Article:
In the first chapter of James, we are offered wisdom from God. However, there is an important caveat:
But if any of you lacks wisdom, let him ask of God, who gives to all generously and without reproach, and it will be given to him. But he must ask in faith without any doubting, for the one who doubts is like the surf of the sea, driven and tossed by the wind. For that man ought not to expect that he will receive anything from the Lord, being a double-minded man, unstable in all his ways.
James 1:5-8 NASB
It can be tough to believe without doubting, though. I remember reading a biography of C.S. Lewis some years ago, where – after the passing of his mother – he struggled with how to pray” correctly”. I couldn’t find that book again in my basement, but this website summarizes the passage that I recall:
“Lewis had gotten the idea that when you prayed you needed to mean what you said. When he said his evening prayers, he was always analyzing whether they were said rightly. Inevitably, they were not sincere enough, so he would start again and again and again. He would, he says, have gone crazy, had he not stopped.”
Lewis thought that his prayers weren’t being answered because he wasn’t sincere enough, so he got stuck in a loop, trying to pray “just right”. (He later went through other challenges, leading to his turn to atheism, before the message of Christianity compelled him to become a powerful Christian speaker and author.)
Whether we feel individually responsible for being sincere enough, being good enough, having enough faith, or believing enough, we can take a depressing slide into self-condemnation if we think that God’s love for us is based on our own actions. (How do I know? I’ve been there – stuck in believing that I was making too many mistakes to retain my salvation.) Indeed, on our own, we are given to failures, sins, and shortcomings. However, there is hope, if we will ask for it and accept it.
In the gospels of Matthew and Mark, an event is recorded of a man who is in great distress. His son is afflicted by an evil spirit (Matthew uses the term, “moonstruck” – see footnote on Matthew 17:15). As a typical parent would do, this man is looking for a way to help his son. Who knows what other failed solutions he may have tried, but eventually, he came to Jesus and asked for help.
And one of the crowd answered Him, “Teacher, I brought You my son, possessed with a spirit which makes him mute; and whenever it seizes him, it slams him to the ground and he foams at the mouth, and grinds his teeth and stiffens out. I told Your disciples to cast it out, and they could not do it. ”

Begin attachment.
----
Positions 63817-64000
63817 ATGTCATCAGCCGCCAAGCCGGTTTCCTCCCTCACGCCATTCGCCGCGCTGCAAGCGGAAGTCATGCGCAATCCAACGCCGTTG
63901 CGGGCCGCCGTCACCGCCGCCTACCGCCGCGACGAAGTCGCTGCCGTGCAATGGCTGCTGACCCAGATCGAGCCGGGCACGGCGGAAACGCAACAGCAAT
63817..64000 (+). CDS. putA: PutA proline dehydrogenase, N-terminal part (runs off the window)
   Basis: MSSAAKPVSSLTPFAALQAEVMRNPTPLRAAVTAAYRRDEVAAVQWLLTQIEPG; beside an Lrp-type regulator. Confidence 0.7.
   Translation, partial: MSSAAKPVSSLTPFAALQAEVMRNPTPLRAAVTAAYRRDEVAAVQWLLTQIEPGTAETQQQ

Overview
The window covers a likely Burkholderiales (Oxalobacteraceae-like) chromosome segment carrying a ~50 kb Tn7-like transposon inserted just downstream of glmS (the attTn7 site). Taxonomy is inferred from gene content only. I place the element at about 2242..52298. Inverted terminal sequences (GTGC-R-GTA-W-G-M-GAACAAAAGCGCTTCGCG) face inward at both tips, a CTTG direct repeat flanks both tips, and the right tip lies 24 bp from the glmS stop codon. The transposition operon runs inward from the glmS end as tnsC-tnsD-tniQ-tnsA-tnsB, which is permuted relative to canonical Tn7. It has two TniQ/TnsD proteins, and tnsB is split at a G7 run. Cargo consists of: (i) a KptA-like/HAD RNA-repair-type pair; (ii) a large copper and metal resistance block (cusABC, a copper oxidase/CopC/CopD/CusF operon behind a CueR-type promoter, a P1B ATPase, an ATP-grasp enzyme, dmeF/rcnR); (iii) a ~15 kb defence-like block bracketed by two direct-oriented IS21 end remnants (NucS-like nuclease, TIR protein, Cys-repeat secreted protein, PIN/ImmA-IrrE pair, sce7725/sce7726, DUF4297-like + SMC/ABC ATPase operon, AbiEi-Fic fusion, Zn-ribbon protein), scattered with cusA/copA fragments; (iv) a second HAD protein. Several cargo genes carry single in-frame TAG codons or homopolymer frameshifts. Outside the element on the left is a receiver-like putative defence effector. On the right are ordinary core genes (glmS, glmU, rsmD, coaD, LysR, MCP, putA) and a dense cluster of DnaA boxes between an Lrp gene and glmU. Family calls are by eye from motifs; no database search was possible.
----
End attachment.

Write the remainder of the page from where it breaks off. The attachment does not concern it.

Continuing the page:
Mark 9:17-18 NASB
(Note that it seems this man is actually coming to Jesus a second time, having first asked Jesus’ disciples to help…albeit unsuccessfully.)
This request is not unlike those that others made of Jesus (on behalf of loved ones), but this time, Jesus asks a question in return.
And Jesus said to him, ” ‘If You can?’ All things are possible to him who believes.” Immediately the boy’s father cried out and said, “I do believe; help my unbelief.”
Mark 9:23-24 NASB
Here, the father doesn’t try to make excuses or hide from the truth. I think that he must have had some belief, in order to bring his son for healing. After all, regardless of his level of faith, a loving father wouldn’t try something that he thought had no chance of curing his son.
However, the father realizes that his level of belief may be insufficient. He doesn’t try to act tough, or get all huffy because Jesus seems to be questioning his level of faith. He knows that more may be required to save his son, so he humbles himself and asks for help.
In the successive verses, Jesus heals the man’s son. Whether this was the limited faith that the man brought to Jesus, increased faith that the man received upon asking for help with his unbelief, or simply Jesus’ power to work miracles, this father’s heartbroken desire for his son’s healing was fulfilled.
Regardless of what we bring to Jesus, He has already provided the salvation and the restoration we need. He does not lack for the power that we are missing.
Later, Jesus’ disciples ask Him a question about their own dearth of success in this situation.
When He came into the house, His disciples began questioning Him privately, “Why could we not drive it out?” And He said to them, “This kind cannot come out by anything but prayer.”
Mark 9:28-29 NASB
Here’s what I wonder: When the disciples tried to help the father in this story, did they rely on their own strength? Did they believe that they had been invested in the ability to perform miracles on their own, forgetting that they were just conduits of God’s power? Did they forget to ask the Source of power for help? Did they forget to ask for help to bolster their own faith?
If you struggle with whether your faith – your belief – is “good enough”, I encourage you to do three things:
- Trust that God accepts us where we are.
- Ask God to help your faith grow.
- Cultivate what faith you have.
After all, with just a little faith, we can do great things. Going back to Matthew’s account:
Then the disciples came to Jesus privately and said, “Why could we not drive it out?” And He said to them, “Because of the littleness of your faith; for truly I say to you, if you have faith the size of a mustard seed, you will say to this mountain, ‘Move from here to there,’ and it will move; and nothing will be impossible to you.
Matthew 17:19-20 NASB
Although we may only need faith as big as a tiny mustard seed for the challenges that we face, sometimes we all may have to ask for a little help, even with that.
For more encouragement, see also:
Scripture quotations taken from the NASB. Copyright by The Lockman Foundation.